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Editor's Correspondence |

The Use of Cognitive Behavioral Therapy for Secondary Prevention in Patients With Coronary Heart Disease—Reply

Kurt Svärdsudd, MD, PhD; Mats Gulliksson, MD, PhD
Arch Intern Med. 2011;171(16):1506-1507. doi:10.1001/archinternmed.2011.389.
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We welcome the letter by O’Neil and Sanderson, which in essence deals with the possibility that the results of our study1 depend on group differences in depression, anxiety, and social support. In a previous publication, the levels of depressive mood, anxiety, and social support among 346 cases from our present study population in their first post–myocardial infarction (MI) year were compared with the corresponding data among 610 age-, sex-, and residency-matched referents from the general population.2 Unexpectedly, we found no significant differences between cases and referents regarding everyday life stress, stressful life events, vital exhaustion, depressive mood, coping, or optimism. The cases reported a better social support—quality as well as size of supporting network.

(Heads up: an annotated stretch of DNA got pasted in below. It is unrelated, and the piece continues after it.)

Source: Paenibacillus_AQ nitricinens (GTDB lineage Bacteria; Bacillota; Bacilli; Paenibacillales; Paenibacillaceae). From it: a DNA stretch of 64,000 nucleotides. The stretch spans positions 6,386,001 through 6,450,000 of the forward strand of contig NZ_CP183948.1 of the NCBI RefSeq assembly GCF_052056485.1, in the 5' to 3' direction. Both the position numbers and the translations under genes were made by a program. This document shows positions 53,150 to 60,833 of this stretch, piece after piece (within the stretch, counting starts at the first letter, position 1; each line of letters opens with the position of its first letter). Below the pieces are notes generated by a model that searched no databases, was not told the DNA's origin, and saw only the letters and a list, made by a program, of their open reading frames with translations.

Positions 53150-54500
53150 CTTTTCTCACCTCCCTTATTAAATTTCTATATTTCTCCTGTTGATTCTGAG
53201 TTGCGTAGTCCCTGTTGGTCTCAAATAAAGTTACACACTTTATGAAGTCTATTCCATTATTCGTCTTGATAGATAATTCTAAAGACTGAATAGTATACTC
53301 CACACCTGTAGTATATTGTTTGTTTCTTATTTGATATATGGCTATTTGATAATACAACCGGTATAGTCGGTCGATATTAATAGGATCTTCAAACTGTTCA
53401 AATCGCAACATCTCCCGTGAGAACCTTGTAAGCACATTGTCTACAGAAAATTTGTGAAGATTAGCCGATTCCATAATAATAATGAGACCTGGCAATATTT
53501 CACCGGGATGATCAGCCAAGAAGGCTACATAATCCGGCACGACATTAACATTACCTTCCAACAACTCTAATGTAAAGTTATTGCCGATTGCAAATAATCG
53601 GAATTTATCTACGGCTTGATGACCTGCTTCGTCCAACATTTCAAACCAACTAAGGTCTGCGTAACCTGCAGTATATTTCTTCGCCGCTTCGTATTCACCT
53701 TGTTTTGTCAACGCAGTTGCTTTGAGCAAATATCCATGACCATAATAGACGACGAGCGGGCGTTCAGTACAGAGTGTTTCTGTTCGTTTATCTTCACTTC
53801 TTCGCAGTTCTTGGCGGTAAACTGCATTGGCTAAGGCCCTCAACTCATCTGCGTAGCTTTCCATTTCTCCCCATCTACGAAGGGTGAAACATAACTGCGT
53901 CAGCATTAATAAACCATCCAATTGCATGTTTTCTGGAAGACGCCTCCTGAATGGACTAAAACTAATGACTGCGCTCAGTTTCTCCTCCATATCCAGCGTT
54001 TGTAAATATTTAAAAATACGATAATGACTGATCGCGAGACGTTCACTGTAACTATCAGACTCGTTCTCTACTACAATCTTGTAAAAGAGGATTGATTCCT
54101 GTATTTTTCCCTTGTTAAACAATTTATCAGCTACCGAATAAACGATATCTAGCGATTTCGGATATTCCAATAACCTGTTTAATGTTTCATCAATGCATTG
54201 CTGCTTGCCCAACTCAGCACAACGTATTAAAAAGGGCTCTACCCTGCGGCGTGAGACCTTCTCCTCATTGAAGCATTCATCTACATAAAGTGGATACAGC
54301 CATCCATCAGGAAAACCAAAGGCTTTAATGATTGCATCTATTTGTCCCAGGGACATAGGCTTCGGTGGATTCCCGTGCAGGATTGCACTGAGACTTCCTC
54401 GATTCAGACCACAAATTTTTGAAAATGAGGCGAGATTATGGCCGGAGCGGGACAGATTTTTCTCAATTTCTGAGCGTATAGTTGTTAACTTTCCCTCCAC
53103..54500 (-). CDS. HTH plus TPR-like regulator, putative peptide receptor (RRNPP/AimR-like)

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September 12, 2011
Adrienne E. O'Neil, BA(Hons); Kristy Sanderson, BSc(Hons), PhD
Arch Intern Med. 2011;171(16):1506-1507. doi:10.1001/archinternmed.2011.388.
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